Analyzing the competitors’ offerings made me believe that there was an opportunity – a simple and easy to use self-serve survey platform that provides instant results at an affordable price. It had to be super simple to minimize the time that an HR professional would need to create and send out the survey. Software as a service (SaaS) was chosen as the business model primarily due to the benefits of the recurring revenue. This meant we needed to understand and define the value that the service would provide and come up with several pricing tiers depending on the company needs. In a nutshell, the platform had to allow a potential client register a new account, create a survey using a pre-existing template, and analyze the results in real time using the dashboard. In order for the new product to stand out from all the competition and be super simple to use, we decided to use just one single question for the quantitative measuring and one optional open-ended question to provide any additional comments. Using the rating question would allow us to calculate the overall score to provide an understanding of how things are going in the company, and track changes to this metric over time. The comment would provide an opportunity for the employees to share their thoughts, which would result in the list of action items for the HR team. The perfect match for this structure was Net Promoter Score (NPS) and we decided to go with just one metric for the first phase – loyalty.
I made a few quick sketches of the dashboard and went to talk to 5 HR professionals to ask them about employee retention and how they address the challenge of keeping employees engaged. I received a lot of great feedback and ideas, and one thing I’ve heard from everyone (besides that employee retention is a big problem for them) was that using just one metric wouldn’t be enough. I’ve heard this loud and clear, and decided to go back to the drawing board and expanded the scope to 3 key metrics – loyalty, happiness, and productivity.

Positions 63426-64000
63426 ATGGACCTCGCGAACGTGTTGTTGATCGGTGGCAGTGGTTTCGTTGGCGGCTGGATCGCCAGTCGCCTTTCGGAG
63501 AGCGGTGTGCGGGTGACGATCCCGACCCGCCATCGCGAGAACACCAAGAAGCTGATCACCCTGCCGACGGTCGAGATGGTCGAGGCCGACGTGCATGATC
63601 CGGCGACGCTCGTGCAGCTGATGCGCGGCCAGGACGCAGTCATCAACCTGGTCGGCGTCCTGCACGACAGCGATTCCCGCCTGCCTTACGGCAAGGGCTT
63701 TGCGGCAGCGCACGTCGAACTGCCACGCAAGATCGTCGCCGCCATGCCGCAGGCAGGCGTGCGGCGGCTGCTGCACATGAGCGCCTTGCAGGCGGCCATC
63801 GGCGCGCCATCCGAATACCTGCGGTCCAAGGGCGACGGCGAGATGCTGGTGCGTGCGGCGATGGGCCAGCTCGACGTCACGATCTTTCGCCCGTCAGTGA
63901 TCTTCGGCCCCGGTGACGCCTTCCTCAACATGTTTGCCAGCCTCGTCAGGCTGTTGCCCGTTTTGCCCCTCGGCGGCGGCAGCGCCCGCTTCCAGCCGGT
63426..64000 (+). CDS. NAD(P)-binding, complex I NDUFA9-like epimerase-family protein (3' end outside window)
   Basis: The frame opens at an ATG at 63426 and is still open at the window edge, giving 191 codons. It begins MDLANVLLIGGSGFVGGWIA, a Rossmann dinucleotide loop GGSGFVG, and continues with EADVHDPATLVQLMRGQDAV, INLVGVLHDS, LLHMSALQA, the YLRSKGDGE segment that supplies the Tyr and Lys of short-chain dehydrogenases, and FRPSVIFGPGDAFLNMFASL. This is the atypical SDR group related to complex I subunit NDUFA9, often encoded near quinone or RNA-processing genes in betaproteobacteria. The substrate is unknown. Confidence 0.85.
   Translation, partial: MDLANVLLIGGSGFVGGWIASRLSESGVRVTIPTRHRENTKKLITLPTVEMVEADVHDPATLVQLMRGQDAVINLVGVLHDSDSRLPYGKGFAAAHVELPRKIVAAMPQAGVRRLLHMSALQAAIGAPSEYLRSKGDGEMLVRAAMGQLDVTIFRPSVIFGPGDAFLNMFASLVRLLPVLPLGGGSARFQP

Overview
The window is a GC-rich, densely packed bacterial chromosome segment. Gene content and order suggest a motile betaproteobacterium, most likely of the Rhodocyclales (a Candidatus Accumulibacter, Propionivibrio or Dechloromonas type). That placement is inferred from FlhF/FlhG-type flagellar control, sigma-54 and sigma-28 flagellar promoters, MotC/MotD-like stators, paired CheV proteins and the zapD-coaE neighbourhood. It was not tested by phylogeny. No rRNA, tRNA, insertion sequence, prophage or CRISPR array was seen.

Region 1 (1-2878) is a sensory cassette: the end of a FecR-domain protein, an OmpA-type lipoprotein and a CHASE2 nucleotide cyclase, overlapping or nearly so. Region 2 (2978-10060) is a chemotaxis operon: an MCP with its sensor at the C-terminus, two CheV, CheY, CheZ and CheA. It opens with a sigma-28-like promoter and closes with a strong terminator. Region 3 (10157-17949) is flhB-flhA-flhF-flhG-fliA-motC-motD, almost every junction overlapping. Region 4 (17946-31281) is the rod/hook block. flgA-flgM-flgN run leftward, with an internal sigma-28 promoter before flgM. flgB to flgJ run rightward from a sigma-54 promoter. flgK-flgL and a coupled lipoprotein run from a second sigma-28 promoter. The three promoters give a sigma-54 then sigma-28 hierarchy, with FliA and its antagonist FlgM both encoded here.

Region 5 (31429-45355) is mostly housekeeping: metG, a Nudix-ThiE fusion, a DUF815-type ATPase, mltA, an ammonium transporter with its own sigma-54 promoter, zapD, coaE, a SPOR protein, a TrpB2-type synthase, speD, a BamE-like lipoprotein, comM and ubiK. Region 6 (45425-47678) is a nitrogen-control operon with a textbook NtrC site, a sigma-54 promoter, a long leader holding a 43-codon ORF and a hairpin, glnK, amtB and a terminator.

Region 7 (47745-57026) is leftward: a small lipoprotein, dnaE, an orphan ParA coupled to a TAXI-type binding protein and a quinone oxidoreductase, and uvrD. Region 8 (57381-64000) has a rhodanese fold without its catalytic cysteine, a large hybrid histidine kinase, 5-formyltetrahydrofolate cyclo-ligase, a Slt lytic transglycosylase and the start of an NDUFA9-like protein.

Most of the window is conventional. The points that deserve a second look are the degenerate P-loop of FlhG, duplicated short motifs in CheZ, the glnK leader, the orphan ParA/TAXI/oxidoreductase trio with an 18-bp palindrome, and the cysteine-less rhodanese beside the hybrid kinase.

I live by a quote from Steve Jobs: “Focusing is about saying no.”
Next step, is to look at the whole market and choose a segment that is small enough, so we can get in it, and that is a part of a larger market, so we can scale later.
With all my learnings from online research, attending a few local HR events, and speaking with several Human Resources professionals from companies of different size, I realized that even though they all had the same problem and vision, the day-to-day needs and work environment was quite different depending on the size of the company and their industry. Large organization had much higher expectations of data and the number of services they wanted to see in their HR tools vendor, which we could not offer from the start. Also, their budgets were bigger and they could afford more complex and all-in-one type of solutions, which would take us a few years to grow to. From the other side, these big enterprise solutions were quite expensive and only larger companies could afford them.
As for the industry, the tech sector seemed as the most appealing start. It had seen rapid growth in the recent years with increasing number of new companies, or new initiatives inside the more established companies. Usually, newer companies and startups are more open to the innovative tools and new solutions to old problems, so it made this audience a good fit for the early adopters segment we were looking for.
In addition to that, large companies from the US had entered the local market in the war for talent. It had become even more important for local companies who could not compete with the compensation levels and number of perks that those giants were offering.
And the last dimension – geographical area. We decided to focus on the local arena and start with Vancouver area (Canada). Benefits: easier access to our target audience, due to my existing network of tech professionals and close proximity. During the initial phase of building a product and validating value proposition I prefer to have more in-person conversations to get more qualitative feedback.